COLUMBIA — For now, South Carolina is not sending the voter data requested from all states by a White House commission examining Donald Trump's voter fraud allegations in the 2016 election.
The S.C. Election Commission is weighing options, including possibly meeting with its five governor-appointed commissioners, agency spokesman Chris Whitmire said.
The election commission, which has final say on turning over the data to the Presidential Advisory Commission on Election Integrity, received the request on Monday — several days after other states.
The state's response mimics those around the country. No states have agreed so far to comply fully with the request for the entire arsenal of data sought by the White House, including personal, criminal and military background information on voters.
Most have offered voter information open to the public.
Gov. Henry McMaster, an early supporter of Trump's Republican presidential bid last year, believes South Carolina should share state voter information that is publicly available, his spokesman Brian Symmes said Monday.
The state sells some voter information — including names, addresses, voting history and dates of birth. A list of all South Carolina voters can be bought for $2,500.
State law requires the data must be purchased by a South Carolina registered voter. Voter lists cannot be used for commercial purposes.
South Carolina does not make public some of the information sought by the election fraud panel, including the last four digits of Social Security numbers and military service and felony criminal records. The state does not collect voters' party affiliations — another piece of information sought by the presidential commission — but state election histories show if voters chose to cast ballots in Democratic or Republican primaries.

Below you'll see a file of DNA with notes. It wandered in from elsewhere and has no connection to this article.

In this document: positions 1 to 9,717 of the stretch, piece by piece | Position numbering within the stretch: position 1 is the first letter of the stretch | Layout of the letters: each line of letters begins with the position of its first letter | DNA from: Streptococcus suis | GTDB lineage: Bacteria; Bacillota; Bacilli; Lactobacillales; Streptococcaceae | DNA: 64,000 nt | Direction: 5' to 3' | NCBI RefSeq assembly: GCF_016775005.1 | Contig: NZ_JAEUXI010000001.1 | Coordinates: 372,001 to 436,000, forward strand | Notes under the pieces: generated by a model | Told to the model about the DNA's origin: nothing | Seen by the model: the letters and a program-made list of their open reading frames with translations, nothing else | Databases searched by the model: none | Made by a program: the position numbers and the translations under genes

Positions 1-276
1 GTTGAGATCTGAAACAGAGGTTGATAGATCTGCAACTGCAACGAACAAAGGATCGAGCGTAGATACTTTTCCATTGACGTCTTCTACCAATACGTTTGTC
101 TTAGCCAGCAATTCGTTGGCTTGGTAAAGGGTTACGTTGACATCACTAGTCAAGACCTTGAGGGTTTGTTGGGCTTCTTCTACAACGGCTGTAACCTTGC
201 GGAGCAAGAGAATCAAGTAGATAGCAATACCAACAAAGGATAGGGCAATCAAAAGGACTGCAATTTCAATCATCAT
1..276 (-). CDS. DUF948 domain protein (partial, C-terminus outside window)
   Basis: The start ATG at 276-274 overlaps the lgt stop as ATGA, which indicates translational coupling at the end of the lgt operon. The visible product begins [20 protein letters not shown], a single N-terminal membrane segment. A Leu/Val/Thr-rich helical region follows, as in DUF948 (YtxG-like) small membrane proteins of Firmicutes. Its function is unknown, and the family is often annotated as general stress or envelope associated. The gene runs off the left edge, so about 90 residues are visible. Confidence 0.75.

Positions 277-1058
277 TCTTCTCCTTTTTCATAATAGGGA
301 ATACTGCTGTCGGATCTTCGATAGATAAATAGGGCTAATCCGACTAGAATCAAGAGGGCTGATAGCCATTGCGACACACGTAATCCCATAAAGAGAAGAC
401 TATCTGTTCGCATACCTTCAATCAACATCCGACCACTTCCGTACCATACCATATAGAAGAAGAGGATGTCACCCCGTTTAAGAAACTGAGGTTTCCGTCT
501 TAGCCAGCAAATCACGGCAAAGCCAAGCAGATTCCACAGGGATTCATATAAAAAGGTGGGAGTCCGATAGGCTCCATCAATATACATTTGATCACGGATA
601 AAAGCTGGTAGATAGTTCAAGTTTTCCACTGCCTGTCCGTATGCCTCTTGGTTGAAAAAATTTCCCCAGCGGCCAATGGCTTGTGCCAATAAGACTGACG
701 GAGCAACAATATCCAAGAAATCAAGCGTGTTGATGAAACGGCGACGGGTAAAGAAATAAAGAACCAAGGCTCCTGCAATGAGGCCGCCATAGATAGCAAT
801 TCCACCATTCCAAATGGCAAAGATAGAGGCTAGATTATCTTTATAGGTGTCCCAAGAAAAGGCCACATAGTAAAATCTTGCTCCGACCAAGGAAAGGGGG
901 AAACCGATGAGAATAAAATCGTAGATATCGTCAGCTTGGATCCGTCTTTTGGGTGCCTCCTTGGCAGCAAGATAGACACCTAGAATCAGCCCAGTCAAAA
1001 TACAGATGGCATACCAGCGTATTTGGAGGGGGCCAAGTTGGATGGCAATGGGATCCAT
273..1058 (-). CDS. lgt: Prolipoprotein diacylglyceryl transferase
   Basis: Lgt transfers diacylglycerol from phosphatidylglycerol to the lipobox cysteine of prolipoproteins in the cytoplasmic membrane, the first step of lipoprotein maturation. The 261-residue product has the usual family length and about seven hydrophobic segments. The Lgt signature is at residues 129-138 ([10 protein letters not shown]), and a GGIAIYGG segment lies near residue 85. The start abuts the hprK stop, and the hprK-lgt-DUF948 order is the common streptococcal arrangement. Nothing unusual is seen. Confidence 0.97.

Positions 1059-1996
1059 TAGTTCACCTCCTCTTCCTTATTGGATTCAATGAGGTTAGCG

In a short series of tweets, McMaster tried ease concerns of voters who are worried about sharing their information with the Trump administration. The governor stressed the state would not disclose Social Security numbers or whom voters chose in the ballot box.
"Constitution ensures voters ballot choices will always be secret," McMaster tweeted. "Americans have died protecting this freedom."
South Carolina election officials said they did not receive any reports of widespread voter fraud last year. No concrete evidence has been found elsewhere across the country to back the president's voter fraud allegations that he blames for his failure to win the popular vote. Trump received the most Electoral College votes to win the race.
S.C. House Democratic Leader Todd Rutherford questioned Trump's motives Monday and added that, at least, he hoped the state would charge the White House commission for the publicly available voter data like anyone else.
"I'm not sure what the White House intends to do with the information," Rutherford said. "I don't see a need to centralize all this information so the Russians can get a hold of it."
The White House said Monday all 50 states were contacted by the commission. For the most part, the request has riled leaders in other states from both parties, including one from Mississippi who said the commission "can go jump in the Gulf of Mexico." Some are declining to cooperate.
Trump has grown frustrated at states for not helping fully with his investigation, tweeting over the weekend: "Numerous states are refusing to give information to the very distinguished VOTER FRAUD PANEL. What are they trying to hide?"
Despite the pressure from the White House, South Carolina election officials are remaining more cautious in their response to Trump, who won the Palmetto State handily by more than 300,000 votes over Democrat Hillary Clinton. State Election Commission Chairman Bill Way Jr. declined comment Monday.
The election integrity commission letter dated Wednesday was delayed in reaching the proper South Carolina officials. The request for voter data was sent to S.C. Secretary of State Mark Hammond. His office retrieved the letter Monday and forwarded it to the S.C. Election Commission, which oversees voting in the state. The secretary of state's office in most states runs the elections.
Emma Dumain contributed to this story.